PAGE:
by Laura Dobie
A recent High Court decision has significant implications for interpreting the design policies in the National Planning Policy Framework (NPPF) and the National Planning Policy Guidance (NPPG).
Handing down the decision in Horsham District Council v. Secretary of State for Communities and Local Government (1), Barratt Southern Counties Limited (2) on 23rd January 2015, Mr Justice Lindblom stated “It is not a general principle in planning law that an acceptable proposal for development should be turned away because a better one might be put forward instead”, dismissing the notion that this principle had not persisted with the introduction of the NPPF.
The case revolved around the question of whether an inspector had failed to take account of whether a better designed scheme could be conceived for a development site.
The Court dismissed an application under section 288 of the Town and Country Planning Act 1990 by Horsham District Council for an order to quash the decision of the inspector – appointed by the first defendant, the Secretary of State for Communities and Local Government – to allow the appeal of the second defendant, Barratt Southern Counties Limited (“Barratt”), against refusal of planning permission for a development of 160 dwellings on land to the north of West End Lane in Henfield, West Sussex.
The Council had contested the grant of planning permission. During an inquiry the council submitted that the proposed development was a poor design which obscured views of the landscape, that a well-designed scheme should contain view corridors to retain these important views, and that it was fundamental to the principles in the NPPF regarding good design and the need to incorporate development into the character of the area, that such a scheme should preserve these views.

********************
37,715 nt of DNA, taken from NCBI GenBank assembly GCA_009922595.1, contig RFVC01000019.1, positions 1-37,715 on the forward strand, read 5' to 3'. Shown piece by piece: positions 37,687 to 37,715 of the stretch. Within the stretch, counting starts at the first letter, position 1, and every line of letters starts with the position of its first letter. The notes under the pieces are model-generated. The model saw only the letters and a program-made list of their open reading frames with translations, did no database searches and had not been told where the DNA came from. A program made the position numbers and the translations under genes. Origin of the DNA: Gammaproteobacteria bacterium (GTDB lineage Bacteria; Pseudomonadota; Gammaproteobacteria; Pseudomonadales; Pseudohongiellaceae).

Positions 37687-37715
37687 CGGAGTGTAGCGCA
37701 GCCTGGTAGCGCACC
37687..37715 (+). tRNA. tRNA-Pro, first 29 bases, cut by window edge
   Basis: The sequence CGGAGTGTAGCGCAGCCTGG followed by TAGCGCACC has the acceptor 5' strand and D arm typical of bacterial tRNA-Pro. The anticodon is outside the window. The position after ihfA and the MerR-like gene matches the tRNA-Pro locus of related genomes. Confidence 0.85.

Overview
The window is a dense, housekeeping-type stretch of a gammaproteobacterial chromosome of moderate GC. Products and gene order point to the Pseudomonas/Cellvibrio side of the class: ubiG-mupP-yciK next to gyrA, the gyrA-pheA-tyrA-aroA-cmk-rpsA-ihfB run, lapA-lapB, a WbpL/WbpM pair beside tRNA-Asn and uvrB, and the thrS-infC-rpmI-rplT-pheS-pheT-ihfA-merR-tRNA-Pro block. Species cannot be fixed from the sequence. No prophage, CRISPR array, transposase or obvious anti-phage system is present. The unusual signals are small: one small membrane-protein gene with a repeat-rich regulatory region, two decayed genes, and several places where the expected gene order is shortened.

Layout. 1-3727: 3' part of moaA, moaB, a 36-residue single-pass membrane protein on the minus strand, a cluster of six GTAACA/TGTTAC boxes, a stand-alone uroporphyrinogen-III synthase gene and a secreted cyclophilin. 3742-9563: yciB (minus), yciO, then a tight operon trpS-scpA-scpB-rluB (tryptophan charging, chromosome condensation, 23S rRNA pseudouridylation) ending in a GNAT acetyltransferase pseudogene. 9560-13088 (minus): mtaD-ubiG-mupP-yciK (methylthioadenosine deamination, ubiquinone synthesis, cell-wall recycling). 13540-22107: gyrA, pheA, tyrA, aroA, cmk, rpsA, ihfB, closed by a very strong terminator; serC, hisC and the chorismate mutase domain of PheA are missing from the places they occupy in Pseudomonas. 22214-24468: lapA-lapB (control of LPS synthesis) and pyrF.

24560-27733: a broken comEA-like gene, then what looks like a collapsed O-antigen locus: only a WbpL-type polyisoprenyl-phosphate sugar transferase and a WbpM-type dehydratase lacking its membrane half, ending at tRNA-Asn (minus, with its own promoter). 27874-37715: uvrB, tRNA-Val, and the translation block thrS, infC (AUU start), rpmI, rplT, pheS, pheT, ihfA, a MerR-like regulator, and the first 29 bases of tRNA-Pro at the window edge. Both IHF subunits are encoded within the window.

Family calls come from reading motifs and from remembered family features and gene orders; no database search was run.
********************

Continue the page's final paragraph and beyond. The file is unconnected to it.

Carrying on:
The inspector concluded that the likely “adverse environmental effects” of the proposed development were “limited” and did not outweigh “the considerable social and economic benefits” with respect to the early provision of new homes in circumstances of a local shortfall. He considered that policy in the NPPF did not indicate that the development should be restricted, and that the development would therefore be “sustainable”, and “the presumption in favour of such development should be applied”.
The Council argued that the inspector was not entitled to grant planning permission for Barratt’s proposal while it was still possible for a scheme to come forward in which long views from the site would be better protected, in light of policy set out in paragraph 64 of the NPPF that “permission should be refused for development of poor design that fails to take the opportunities available for improving the character and quality of an area and the way it functions.”
In his ruling, Mr Justice Lindblom stated that the NPPF does not say that a proposal which does not take every conceivable opportunity to enhance the character and quality of an area, or which does not deliver as well in this respect as a different proposal might have done, must therefore automatically be rejected.
He noted that the inspector focused on the policy in paragraph 64, as well as the wider policies on the design of development within which that paragraph is set, and that he exercised his own judgment on the issues relating to “good design” and “poor design” in light of these policies, concluded firmly that the proposal was not of “poor design”, and brought that conclusion into the comprehensive assessment of the planning merits on which he based his decision.
Referring to the decision in First Secretary of State and West End Green (Properties) Ltd. v Sainsbury’s Supermarkets Ltd., Mr Justice Lindblom stated that in this case, the fact that an alternative approach could have been adopted in the design of the development, and that this could have maintained some views from the site which would have been obscured by Barratt’s development, did not mean that the design of the proposal the inspector was considering contravened government policy in the NPPF.
The judge went on to state that the inspector was entitled, and in fact, required, to exercise his own judgment on whether the scheme constituted poor design under the NPPF, and that he did so in an entirely lawful manner, applying NPPF policy appropriately. He noted that, “It may be that the council disagrees with him, but such disagreement is not ammunition for a legal challenge.”
The Court also reiterated the principle that an application under section 288 of the 1990 Act does not afford “an opportunity for a review of the planning merits” of an inspector’s decision.
This case indicates that an acceptable scheme cannot be rejected to encourage an improved scheme, given the design policies of the NPPF and the NPPG.
Full details of the final judgement are available here.